knowledge

What is a book-and-claim platform for SAF and how does it work?

We explain how our book-and-claim marketplace for sustainable aviation fuels works – and why it is important for scaling SAF.
Written by Team Oncarbon
Carbon management platform for air travel, API-first
November 30, 2022

Sustainable Aviation Fuels (SAF) will play a critical role in reducing flight emissions. Experts estimate that SAF could contribute to 65% of the emissions reductions needed by the aviation industry by 20501.

This will require a massive increase in SAF production, as today SAF accounts for only about 1% of the jet fuel produced worldwide. The demand is growing, as more and more travelers want to manage their carbon emissions, and corporate businesses strive to meet their emissions reduction targets. The greatest acceleration in the SAF market is expected in the 2030s, when SAF is likely to become competitive with fossil kerosene in terms of price.

As the production of sustainable aviation fuel is still today limited, buyers and end users globally cannot always access it through the existing supply chain network. SAF is currently produced and supplied in a few countries and airports, which makes it sometimes out of reach for airlines and their corporate customers looking to reduce their emissions from business travel.

This means that some airlines that want to offer sustainable aviation fuel to their passengers are unable to get SAF onto their aircraft without costly and emissions-generating logistics. One solution to such situations is to offer the SAF through a “book-and-claim” or a “buy-and-claim” solution.

Book-and-claim model explained

The book-and-claim model (also called buy-and-claim) decouples a sustainability claim that results from the use of a resource from where that resource was physical consumed, and can increase the demand for lower-emission alternatives.

A similar model has been in extensive use in the green electricity market for decades: If you decide to buy electricity generated from wind power to your household in Helsinki, Finland, no one is going to install cables from the nearest wind turbine to your building. Rather, the wind turbines feed the electricity they generate to a shared grid. When you buy the wind power from your electricity supplier, your electricity supplier will in effect buy:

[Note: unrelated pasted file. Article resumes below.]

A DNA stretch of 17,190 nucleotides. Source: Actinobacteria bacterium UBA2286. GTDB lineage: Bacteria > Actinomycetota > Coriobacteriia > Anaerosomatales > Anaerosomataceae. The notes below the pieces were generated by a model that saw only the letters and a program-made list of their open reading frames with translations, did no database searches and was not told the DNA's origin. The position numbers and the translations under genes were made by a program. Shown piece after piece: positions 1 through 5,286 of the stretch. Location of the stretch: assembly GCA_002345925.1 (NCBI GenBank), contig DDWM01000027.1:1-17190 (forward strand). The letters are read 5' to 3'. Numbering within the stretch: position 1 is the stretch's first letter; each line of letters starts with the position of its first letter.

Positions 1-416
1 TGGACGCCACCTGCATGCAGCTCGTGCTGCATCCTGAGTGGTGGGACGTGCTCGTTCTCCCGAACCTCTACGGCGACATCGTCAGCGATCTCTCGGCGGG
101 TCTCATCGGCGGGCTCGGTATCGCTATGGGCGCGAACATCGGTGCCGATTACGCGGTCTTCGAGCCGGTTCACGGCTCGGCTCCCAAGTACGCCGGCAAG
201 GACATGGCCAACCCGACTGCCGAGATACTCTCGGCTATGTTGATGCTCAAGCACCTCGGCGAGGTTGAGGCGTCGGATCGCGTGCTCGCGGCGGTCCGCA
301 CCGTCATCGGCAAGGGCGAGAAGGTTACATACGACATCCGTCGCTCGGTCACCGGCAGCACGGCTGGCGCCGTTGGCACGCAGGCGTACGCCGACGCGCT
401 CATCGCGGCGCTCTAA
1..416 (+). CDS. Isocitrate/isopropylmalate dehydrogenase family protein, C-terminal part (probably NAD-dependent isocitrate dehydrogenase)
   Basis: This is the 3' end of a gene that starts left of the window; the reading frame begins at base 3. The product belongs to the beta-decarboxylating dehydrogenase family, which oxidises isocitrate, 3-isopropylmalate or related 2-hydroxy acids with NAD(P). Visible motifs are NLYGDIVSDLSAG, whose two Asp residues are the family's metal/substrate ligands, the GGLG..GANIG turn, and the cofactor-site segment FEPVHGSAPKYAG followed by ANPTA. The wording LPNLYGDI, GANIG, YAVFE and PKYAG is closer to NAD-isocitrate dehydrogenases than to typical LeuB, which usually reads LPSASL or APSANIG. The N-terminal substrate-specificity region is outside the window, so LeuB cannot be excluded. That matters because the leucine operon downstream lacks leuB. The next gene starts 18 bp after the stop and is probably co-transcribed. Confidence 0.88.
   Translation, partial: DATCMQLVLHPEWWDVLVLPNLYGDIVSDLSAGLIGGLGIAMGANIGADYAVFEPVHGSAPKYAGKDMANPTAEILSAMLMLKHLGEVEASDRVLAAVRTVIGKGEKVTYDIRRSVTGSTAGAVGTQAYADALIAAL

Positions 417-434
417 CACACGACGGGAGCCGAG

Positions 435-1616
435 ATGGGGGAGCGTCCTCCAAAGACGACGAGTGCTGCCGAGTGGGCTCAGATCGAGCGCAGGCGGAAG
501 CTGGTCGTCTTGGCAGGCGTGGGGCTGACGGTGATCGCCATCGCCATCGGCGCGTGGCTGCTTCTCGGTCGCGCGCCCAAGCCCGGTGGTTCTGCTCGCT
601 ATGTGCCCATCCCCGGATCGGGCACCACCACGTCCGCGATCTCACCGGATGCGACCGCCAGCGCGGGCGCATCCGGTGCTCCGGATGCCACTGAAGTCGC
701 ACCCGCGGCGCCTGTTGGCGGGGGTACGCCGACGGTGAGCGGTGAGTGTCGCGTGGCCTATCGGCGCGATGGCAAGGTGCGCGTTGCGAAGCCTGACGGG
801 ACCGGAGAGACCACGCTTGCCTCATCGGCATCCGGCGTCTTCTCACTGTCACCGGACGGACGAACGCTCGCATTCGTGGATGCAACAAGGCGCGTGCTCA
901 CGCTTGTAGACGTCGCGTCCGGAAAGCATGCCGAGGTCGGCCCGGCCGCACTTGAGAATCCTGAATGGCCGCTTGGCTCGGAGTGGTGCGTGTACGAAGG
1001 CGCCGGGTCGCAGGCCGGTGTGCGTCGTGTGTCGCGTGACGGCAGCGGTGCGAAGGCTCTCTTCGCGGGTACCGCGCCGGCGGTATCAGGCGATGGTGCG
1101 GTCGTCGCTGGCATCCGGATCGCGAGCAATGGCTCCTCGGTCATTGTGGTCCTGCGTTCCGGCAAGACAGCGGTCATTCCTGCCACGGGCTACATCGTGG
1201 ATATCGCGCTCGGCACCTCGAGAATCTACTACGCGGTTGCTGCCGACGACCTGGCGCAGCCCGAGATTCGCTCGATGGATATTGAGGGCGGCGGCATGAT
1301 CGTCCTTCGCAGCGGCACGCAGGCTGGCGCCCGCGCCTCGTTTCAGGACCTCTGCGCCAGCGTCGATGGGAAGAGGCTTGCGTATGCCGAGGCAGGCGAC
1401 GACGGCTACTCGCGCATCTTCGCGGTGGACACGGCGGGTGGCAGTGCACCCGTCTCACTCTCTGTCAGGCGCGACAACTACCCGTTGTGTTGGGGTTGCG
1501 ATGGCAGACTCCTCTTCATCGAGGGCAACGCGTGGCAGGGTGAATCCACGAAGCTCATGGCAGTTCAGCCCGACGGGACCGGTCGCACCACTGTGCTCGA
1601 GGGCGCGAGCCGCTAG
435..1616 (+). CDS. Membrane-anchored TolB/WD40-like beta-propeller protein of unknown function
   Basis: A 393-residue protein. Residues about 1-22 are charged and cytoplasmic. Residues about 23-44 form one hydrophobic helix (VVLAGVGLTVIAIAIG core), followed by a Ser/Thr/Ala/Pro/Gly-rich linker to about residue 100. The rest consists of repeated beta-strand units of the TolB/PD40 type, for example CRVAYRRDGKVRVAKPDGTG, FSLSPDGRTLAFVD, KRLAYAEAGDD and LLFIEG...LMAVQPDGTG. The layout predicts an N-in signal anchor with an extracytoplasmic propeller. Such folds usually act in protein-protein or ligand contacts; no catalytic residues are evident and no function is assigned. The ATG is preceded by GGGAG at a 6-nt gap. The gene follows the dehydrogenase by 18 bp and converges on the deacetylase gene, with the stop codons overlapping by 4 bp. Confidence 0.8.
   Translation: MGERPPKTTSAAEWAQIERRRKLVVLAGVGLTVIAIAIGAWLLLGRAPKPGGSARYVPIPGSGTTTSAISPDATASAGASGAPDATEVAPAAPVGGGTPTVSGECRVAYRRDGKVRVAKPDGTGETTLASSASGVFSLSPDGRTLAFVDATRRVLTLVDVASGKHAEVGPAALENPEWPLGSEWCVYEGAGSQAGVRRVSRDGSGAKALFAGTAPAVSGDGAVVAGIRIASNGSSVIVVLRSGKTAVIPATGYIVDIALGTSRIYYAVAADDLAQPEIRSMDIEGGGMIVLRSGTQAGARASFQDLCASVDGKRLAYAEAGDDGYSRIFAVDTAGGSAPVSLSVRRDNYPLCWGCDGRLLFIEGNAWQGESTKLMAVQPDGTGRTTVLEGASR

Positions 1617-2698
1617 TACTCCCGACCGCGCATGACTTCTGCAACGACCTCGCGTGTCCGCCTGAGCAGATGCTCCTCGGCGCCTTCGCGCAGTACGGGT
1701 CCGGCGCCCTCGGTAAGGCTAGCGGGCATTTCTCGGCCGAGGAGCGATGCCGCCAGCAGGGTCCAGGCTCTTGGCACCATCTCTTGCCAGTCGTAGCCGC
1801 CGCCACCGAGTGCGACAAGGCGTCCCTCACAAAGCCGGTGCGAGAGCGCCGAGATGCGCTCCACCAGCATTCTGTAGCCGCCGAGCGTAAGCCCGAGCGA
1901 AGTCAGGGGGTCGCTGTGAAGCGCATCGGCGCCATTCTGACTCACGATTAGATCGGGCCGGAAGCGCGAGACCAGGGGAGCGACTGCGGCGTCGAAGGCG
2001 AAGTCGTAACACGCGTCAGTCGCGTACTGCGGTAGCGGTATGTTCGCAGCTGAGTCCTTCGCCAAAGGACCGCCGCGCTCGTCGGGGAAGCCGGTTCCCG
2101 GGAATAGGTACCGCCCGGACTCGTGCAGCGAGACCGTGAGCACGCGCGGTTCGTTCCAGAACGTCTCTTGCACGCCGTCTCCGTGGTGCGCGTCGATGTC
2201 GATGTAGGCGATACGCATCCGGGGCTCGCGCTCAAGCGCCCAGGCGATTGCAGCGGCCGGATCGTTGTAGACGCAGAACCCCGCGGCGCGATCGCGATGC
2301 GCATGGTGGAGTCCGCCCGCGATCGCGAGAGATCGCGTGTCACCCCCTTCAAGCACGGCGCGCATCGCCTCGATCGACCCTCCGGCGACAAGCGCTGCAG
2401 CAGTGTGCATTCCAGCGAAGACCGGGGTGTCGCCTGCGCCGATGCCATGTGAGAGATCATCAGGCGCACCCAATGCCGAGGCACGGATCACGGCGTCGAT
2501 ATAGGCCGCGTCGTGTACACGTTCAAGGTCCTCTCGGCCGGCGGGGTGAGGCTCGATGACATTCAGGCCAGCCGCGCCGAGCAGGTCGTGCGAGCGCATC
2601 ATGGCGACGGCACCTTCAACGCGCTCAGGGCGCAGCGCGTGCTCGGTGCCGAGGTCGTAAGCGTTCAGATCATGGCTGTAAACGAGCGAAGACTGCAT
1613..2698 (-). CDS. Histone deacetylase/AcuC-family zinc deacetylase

• Wind Electricity Certificates from a wind electricity producer*

  • Electricity from the wholesale market, i.e. the grid

The certificates are used to account for your use of electricity, and your electricity supplier is required to purchase enough certificates to cover for all of their sales of wind electricity.

The result: you can claim the lowered emissions related to your electricity consumption, but the electricity supplied to your household is still from the shared grid.

In many electricity markets, this mechanism has also led to lowered overall emissions: even people who have happened to be located far away from wind turbines have still been able buy electricity generated by the turbines, increasing the demand. The supply has followed, which has led to lowered overall emissions per one unit of electricity consumed.

Book-and-claim on SAF market

When applied to SAF, the book-and-claim model allows carriers to buy SAF certificates – and offer those certificates to their passengers – without being geographically tied to the supply, which still today is limited.

Imagine Jane, the CEO of a company called Acme, embarks on a business trip from Madrid to Singapore and wants to reduce the climate footprint of the trip, but SAF is not available at any of these airports. Nevertheless, Jane is able to buy 100 kg of SAF from the airline’s web store to cover her seat’s share of the fuel required for the flight, thanks to a book-and-claim mechanism. The transaction Jane makes is recorded with a unique identifier.

At the same time, a SAF producer produces one metric ton of SAF. Each batch of SAF is recorded with a unique identifier. As Jane makes her purchase, the SAF producer receives the information: book 100 kg to cover Jane’s transaction. The SAF producer reserves the 100 kg from the batch at hand for Jane’s transaction, and sells the fuel to a physical fuel distribution network.